In one of the most poignant moments of the visit, Rubinstein found the drab courtyard of the apartment building where he lived until the age of 4. Gazing about wistfully, he recalled, "My three sisters were over there, by the balcony, and we four boys slept up by the stairway." He strode out onto a busy street. "There used to be a candy store here," he noted, his memory extraordinary after 84 years, "and whenever I would pass by, the women inside would offer me candy in French." Have the people of Lodz changed, he was asked. "If people didn't change, life wouldn't be worth it. I would immediately suicide myself."
Rubinstein, unlike other, more frugal pianists, gives up to 100 concerts a year and is an extraordinary physical specimen. The sharpness of his mind is every bit as impressive. He rehearses only once before a recital, rarely using the score even when he has not played it for a decade. "I can read a sonata on a plane," he says, "then play it the same evening without seeing the music. I can hear it."
"He never practices," said an old friend and onetime director of Warsaw Radio, Roman Jaczinski, "yet he hardly makes any mistakes. Arthur loves life so much he finds it abominable to sit at the piano working."
Rubinstein explained: "I would rather hang myself than work the way Paderewski did—16 or 17 hours of practice a day. I'm glad when I make mistakes," he added puckishly. "Then I can say to the audience, 'Aha, I got your money anyway. You'll just have to take me as I am.' "
Performance night in Lodz, the audience did—deliriously. As Rubinstein walked onstage, the audience rose in an ovation before he had even reached the piano. When the concert was over, they stood again in thunderous acclaim, showering the stage with red and white carnations, Poland's national colors. It was a brave display of independence, in defiance of the ritual in most rigidly Communist nations of honoring performers with red carnations only. Rubinstein climaxed the evening with a single encore, the Grande Polonaise—an emotional, nationalist composition which is frowned upon as "revisionist" by the Soviet government. Rubinstein played it with a fury that turned his face crimson. He left the stage to the chant of "Sto lat, sto lat,"—"May he live 100 years."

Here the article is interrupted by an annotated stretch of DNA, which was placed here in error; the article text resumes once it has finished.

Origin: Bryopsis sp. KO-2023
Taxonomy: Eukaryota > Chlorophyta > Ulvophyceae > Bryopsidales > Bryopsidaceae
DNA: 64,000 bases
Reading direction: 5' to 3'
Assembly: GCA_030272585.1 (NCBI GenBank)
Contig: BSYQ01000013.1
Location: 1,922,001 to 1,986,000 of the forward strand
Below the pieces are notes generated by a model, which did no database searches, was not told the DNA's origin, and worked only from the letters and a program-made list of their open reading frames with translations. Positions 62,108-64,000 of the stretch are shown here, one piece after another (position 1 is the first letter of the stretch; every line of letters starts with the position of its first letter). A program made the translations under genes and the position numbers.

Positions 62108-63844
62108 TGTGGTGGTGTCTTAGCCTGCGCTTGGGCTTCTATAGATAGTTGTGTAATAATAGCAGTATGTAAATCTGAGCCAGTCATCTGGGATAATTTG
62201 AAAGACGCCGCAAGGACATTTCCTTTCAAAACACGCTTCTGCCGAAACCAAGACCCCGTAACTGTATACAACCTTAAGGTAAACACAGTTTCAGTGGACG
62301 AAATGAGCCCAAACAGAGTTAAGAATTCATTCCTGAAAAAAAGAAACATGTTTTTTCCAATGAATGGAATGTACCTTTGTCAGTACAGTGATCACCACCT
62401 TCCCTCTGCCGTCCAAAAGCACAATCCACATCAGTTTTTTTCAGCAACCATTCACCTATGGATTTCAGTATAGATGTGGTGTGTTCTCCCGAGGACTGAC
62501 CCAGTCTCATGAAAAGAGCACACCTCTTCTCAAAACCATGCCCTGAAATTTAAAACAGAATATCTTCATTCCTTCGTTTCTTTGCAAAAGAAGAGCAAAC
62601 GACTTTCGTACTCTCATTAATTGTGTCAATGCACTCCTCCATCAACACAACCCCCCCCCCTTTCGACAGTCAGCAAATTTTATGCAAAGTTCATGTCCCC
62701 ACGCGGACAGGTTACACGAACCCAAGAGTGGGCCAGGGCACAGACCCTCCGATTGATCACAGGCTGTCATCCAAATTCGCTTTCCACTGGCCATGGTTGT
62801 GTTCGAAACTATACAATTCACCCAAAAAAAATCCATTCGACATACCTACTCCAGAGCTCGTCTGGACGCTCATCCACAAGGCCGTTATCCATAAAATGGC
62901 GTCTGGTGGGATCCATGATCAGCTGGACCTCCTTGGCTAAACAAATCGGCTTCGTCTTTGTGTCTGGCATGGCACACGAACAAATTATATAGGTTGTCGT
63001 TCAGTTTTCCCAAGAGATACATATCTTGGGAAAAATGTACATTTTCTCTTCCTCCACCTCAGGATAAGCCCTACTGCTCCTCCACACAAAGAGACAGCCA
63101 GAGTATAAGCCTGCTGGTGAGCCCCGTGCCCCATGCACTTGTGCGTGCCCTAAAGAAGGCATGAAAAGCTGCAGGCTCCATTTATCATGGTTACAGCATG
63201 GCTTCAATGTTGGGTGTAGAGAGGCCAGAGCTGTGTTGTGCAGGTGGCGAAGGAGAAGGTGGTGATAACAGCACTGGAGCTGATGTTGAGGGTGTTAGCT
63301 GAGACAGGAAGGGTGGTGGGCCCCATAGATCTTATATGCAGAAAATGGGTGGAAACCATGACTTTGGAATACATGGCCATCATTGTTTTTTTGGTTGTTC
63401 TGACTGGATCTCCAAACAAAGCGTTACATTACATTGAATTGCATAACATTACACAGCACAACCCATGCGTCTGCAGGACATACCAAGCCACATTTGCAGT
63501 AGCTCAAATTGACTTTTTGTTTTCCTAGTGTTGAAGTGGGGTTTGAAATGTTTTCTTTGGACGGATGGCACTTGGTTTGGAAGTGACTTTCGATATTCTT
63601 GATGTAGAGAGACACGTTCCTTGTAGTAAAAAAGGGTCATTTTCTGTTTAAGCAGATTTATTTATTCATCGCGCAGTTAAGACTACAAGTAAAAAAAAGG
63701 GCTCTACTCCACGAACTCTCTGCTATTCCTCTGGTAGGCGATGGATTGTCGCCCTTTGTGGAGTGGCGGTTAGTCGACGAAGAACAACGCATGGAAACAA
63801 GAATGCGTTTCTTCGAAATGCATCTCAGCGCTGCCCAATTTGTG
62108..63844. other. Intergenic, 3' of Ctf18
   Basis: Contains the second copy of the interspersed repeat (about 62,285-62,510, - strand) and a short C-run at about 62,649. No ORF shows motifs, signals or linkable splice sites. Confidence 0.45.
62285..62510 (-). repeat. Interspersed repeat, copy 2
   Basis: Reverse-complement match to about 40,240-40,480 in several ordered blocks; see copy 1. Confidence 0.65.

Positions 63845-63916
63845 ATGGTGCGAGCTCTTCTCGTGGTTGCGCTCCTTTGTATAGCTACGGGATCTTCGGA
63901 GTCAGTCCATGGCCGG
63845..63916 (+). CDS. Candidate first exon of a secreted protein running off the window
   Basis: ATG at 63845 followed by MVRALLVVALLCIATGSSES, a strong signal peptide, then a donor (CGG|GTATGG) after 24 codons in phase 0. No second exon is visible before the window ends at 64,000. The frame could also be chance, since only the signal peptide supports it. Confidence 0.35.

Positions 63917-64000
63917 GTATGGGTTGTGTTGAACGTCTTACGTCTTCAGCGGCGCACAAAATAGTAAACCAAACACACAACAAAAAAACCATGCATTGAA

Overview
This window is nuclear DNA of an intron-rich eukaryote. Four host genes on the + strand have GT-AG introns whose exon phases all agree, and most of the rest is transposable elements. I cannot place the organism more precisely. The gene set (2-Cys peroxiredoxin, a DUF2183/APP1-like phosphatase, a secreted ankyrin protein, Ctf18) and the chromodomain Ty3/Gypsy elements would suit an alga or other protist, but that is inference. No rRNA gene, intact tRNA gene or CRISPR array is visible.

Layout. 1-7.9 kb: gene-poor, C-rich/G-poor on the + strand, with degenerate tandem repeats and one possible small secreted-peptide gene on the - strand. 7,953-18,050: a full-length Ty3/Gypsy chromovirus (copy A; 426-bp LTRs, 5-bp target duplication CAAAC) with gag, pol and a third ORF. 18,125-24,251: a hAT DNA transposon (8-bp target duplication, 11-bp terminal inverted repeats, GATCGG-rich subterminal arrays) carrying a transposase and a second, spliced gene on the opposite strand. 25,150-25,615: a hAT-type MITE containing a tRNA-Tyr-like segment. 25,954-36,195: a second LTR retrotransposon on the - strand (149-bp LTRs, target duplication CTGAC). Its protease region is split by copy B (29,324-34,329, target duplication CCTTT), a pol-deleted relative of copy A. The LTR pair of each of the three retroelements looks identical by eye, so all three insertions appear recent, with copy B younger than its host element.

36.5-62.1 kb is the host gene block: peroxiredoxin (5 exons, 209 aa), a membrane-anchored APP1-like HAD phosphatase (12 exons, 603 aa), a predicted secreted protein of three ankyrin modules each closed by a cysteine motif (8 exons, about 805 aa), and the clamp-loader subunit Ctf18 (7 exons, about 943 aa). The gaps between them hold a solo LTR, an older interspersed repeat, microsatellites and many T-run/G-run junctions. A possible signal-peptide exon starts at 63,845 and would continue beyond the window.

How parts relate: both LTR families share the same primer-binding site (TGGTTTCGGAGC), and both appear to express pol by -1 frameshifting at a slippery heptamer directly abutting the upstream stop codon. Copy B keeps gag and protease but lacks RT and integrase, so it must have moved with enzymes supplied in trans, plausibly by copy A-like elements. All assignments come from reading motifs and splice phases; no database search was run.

As autograph-hunters and well-wishers packed the backstage loge, Rubinstein joked, "With inflation these days, I wish they had made it 150." Afterward, at a quiet dinner at the Actors' Club with old friends, Rubinstein appeared not drained, but revitalized. "My favorite wines," he said with elegant snobbery, "are Latour 1937 and Dom Perignon among champagnes. I would rather go to prison than drink Chianti. It is pure vinegar."
A young, beautiful woman gravitated toward Rubinstein almost magnetically. "I am proud of my career, of my age, of my health," he boasted playfully, "but above all I am proud that my wife is still jealous of me. If my wife were here now," he added, gazing at his stunning neighbor, "You would not be."
Rubinstein left Lodz next day for two concerts in Spain. "I loved this trip," he said. "I didn't think the Polish people would spoil me so much."